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Finally, high commodity prices exacerbated the fear of even greater price increases down the road. This caused both the industry and governments to hoard their inventories.
China, for example, filled its warehouses with copper and iron ore. Crude oil tankers populated the seas with no immediate destination or port to go to, and Middle Eastern governments hoarded grains to placate the uprisings that resulted from higher wheat prices.
Finally, international banks were buying and storing aluminum, as their transactions were nearly risk-free while the metal’s yield curve was in contango.
This Too Shall End
But today, the cycle looks to have reached its end.
China is attempting to transition from an export-and-investment-led economy to a consumption-led growth economy – which isn’t necessarily a bad thing, as this is what drove the U.S. economy during the baby boomer to yuppie days.
However, the transition may have painful repercussions.
Furthermore, OPEC has shot itself in the foot by maintaining output levels and putting the onus on U.S. producers to cut production. The move forced prices lower as inventory numbers climbed like a Mount Everest hiker with a relentless goal. On top of that, demand growth has slowed as the world has become more efficient in its use of oil.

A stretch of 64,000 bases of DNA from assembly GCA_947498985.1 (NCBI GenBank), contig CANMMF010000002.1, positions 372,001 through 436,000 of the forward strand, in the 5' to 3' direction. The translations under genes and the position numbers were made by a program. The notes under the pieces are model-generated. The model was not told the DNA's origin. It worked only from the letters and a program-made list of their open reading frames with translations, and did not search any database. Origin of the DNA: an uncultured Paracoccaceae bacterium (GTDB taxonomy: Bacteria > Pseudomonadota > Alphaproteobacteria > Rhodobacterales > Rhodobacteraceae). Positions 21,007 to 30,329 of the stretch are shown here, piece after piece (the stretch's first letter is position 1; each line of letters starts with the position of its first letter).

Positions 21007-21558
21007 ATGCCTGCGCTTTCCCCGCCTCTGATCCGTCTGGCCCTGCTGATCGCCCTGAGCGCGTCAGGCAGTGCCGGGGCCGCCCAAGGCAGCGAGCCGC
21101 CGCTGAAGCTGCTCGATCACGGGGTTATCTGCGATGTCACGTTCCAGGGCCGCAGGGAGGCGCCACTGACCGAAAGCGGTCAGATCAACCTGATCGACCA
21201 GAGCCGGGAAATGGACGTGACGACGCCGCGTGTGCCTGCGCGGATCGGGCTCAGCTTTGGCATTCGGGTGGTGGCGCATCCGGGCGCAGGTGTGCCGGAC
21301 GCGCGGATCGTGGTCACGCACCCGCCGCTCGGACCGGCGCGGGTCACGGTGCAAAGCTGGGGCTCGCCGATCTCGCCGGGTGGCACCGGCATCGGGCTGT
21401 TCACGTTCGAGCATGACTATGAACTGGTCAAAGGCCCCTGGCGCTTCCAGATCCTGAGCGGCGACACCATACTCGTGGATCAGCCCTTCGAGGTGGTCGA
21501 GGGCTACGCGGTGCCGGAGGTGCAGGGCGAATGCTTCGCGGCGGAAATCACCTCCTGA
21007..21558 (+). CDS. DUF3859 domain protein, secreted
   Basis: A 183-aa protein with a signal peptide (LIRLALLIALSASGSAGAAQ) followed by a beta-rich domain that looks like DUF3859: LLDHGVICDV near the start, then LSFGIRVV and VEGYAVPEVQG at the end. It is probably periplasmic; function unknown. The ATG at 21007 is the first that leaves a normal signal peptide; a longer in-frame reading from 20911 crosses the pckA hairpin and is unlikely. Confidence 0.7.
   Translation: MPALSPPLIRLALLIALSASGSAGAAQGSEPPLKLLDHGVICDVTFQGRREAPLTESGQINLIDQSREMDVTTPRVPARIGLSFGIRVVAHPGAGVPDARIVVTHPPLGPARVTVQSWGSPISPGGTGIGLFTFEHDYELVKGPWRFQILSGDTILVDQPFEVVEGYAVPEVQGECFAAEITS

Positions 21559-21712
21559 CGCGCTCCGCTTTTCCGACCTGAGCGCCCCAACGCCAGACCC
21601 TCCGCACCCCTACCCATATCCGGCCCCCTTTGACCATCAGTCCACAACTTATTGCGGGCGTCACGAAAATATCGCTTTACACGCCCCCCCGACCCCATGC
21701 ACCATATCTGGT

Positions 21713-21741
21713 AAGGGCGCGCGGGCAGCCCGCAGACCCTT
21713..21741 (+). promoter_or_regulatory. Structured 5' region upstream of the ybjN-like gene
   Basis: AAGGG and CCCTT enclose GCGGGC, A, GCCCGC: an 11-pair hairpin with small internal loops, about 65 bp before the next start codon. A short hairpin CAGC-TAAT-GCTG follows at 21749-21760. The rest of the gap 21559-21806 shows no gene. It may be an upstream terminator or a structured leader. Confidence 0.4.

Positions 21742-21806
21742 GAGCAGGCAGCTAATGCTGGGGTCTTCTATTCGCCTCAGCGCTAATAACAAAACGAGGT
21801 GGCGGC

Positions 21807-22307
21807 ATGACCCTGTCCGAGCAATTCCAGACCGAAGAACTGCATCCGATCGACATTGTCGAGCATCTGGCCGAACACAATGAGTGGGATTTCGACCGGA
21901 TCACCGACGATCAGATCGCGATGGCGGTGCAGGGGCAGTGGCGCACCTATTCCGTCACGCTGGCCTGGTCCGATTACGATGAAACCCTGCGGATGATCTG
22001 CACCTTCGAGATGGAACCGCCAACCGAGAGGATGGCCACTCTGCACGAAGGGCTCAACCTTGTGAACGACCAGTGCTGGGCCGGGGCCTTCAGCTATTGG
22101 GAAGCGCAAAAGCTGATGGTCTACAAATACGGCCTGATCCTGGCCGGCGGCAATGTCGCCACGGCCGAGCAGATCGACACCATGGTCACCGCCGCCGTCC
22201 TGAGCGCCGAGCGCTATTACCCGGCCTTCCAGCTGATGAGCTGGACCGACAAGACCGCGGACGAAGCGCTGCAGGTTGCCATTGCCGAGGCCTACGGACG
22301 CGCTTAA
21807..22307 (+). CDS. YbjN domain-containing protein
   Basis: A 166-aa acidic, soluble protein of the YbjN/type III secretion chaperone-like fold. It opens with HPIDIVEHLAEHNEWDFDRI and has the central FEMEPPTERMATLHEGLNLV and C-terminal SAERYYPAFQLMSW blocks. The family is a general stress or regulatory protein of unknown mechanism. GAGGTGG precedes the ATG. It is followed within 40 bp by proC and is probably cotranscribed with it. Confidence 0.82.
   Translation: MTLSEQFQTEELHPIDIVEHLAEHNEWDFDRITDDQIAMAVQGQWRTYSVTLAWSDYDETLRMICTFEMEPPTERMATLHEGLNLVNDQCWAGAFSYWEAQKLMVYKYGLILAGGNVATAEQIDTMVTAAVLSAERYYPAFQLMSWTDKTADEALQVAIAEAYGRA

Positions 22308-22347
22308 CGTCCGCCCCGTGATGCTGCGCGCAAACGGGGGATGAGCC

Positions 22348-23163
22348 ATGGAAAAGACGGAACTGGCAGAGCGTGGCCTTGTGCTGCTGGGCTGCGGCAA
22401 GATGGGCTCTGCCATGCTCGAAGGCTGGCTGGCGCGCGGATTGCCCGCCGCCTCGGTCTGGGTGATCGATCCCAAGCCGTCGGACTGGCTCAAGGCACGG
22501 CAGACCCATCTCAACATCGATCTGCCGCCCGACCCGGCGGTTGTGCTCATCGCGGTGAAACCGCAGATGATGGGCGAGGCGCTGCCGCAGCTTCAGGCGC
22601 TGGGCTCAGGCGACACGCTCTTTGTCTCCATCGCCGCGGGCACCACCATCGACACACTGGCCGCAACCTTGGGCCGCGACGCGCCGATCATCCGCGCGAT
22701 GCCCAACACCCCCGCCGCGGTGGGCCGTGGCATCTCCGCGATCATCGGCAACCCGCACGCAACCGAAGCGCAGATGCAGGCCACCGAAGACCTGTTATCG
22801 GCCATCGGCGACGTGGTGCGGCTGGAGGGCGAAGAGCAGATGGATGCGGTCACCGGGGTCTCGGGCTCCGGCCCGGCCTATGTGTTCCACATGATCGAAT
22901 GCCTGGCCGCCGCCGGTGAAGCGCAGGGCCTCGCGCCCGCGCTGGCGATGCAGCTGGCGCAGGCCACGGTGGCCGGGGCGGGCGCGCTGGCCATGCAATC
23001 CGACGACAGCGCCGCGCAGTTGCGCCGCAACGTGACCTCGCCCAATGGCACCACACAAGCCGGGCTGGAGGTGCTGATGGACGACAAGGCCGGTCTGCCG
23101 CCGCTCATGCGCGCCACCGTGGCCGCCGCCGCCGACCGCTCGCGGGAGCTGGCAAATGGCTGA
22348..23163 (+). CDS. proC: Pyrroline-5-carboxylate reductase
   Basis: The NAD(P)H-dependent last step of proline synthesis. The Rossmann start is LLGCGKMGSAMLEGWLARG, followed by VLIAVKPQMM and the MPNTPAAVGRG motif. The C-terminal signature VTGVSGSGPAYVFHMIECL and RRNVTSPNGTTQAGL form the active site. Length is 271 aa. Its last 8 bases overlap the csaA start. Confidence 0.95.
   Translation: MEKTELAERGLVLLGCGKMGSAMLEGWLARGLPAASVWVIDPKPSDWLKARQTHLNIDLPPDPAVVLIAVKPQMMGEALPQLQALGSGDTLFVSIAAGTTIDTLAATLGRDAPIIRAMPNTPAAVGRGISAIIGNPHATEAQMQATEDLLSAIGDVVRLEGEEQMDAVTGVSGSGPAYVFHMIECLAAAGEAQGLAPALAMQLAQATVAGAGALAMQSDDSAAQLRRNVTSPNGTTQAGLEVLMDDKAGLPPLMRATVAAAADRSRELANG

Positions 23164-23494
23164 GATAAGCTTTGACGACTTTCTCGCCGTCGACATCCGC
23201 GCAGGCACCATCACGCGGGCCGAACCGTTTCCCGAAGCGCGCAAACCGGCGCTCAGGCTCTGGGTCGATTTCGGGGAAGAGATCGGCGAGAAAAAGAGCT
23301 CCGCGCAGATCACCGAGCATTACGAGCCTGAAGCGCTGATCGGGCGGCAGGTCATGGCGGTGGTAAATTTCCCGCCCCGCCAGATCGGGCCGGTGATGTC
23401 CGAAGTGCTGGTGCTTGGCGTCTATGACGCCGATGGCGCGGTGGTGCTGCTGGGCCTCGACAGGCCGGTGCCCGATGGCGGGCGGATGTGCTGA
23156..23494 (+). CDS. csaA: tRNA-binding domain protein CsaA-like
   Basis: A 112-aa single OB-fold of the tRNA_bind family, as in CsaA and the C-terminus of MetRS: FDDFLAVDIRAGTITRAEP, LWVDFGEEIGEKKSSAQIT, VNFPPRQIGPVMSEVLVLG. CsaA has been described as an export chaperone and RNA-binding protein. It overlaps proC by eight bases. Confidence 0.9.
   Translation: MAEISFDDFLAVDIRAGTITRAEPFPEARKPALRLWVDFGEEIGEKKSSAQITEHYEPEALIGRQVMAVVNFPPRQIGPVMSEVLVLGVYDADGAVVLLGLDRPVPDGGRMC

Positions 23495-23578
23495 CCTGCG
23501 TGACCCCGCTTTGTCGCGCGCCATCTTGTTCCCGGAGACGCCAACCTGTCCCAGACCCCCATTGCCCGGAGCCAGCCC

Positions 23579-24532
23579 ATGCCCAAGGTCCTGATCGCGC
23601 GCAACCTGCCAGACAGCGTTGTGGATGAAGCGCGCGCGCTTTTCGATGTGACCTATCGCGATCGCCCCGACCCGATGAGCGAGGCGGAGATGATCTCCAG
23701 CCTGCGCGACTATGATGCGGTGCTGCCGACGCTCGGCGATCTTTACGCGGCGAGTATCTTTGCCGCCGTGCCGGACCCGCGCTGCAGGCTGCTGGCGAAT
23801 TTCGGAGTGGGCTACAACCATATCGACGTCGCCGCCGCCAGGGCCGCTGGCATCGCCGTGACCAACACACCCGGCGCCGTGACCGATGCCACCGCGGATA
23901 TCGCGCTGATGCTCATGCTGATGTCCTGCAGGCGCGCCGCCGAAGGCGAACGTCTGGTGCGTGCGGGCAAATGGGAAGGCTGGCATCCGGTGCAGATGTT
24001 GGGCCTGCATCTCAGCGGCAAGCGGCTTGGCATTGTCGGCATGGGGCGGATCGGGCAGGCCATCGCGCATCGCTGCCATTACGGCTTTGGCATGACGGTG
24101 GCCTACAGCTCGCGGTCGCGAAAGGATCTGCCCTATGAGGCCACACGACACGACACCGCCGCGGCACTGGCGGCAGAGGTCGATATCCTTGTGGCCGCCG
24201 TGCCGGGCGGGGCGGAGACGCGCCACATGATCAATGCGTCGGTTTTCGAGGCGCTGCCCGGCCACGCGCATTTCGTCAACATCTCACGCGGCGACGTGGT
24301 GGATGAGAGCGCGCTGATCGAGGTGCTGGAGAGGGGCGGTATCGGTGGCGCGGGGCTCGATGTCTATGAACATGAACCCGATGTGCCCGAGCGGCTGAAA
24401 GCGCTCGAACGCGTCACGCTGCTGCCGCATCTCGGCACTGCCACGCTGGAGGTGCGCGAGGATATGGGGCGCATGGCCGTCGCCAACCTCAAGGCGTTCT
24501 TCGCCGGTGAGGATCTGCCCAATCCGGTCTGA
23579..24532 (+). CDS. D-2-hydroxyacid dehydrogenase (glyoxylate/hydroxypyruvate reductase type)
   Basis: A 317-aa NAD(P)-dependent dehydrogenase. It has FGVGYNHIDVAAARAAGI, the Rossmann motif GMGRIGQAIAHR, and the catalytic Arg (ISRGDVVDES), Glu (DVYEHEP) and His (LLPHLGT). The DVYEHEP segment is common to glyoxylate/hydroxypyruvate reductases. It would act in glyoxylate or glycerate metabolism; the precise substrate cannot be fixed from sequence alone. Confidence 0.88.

Lastly, the move lower has been exacerbated by fears of a U.S. interest rate hike, the strengthening U.S. dollar, and the drawing down of developed market stimulus packages.
Low Commodity Prices Can Be a Good Thing
Over the last few weeks, traders and investors alike have been crying in their beers as doomsday headlines have dominated the media.
Equities across all sectors are falling dramatically while volatility rises, as evidenced by the Dow Jones Industrial Average’s 1000-point trading range last Monday.
Meanwhile, the contagion effect has led to the belief that China – along with other emerging markets, such as Kazakhstan, Greece, and Turkey – will bring down the sector, which has already seen yield spreads widen dramatically.
Then there’s the renewable energy industry, which can only shrug its shoulders when crude is at $40, and greener pastures – windmills, electric cars, and recycling – are no longer a priority.
Still, low commodity prices can be a good thing for the world’s economies, particularly those that are dependent on commodity imports. Low prices spur growth, reduce inflation, and increase investment in and spending toward other goods and services.
But the question remains: What does it all mean for commodity markets going forward?
Once it becomes evident that higher cost producers have been forced out and inventory levels show signs of declines, we’ll likely see markets find stability a bit north of current prices.
You see, even though the world has become more efficient in both its production and consumption of global resources, the population continues to grow. And there’s no sign of it abating.
Finally, while the opportunities for employment in the commodity space are disappearing, they’ll likely become the hottest jobs from Houston to Wall Street to Geneva – for your children.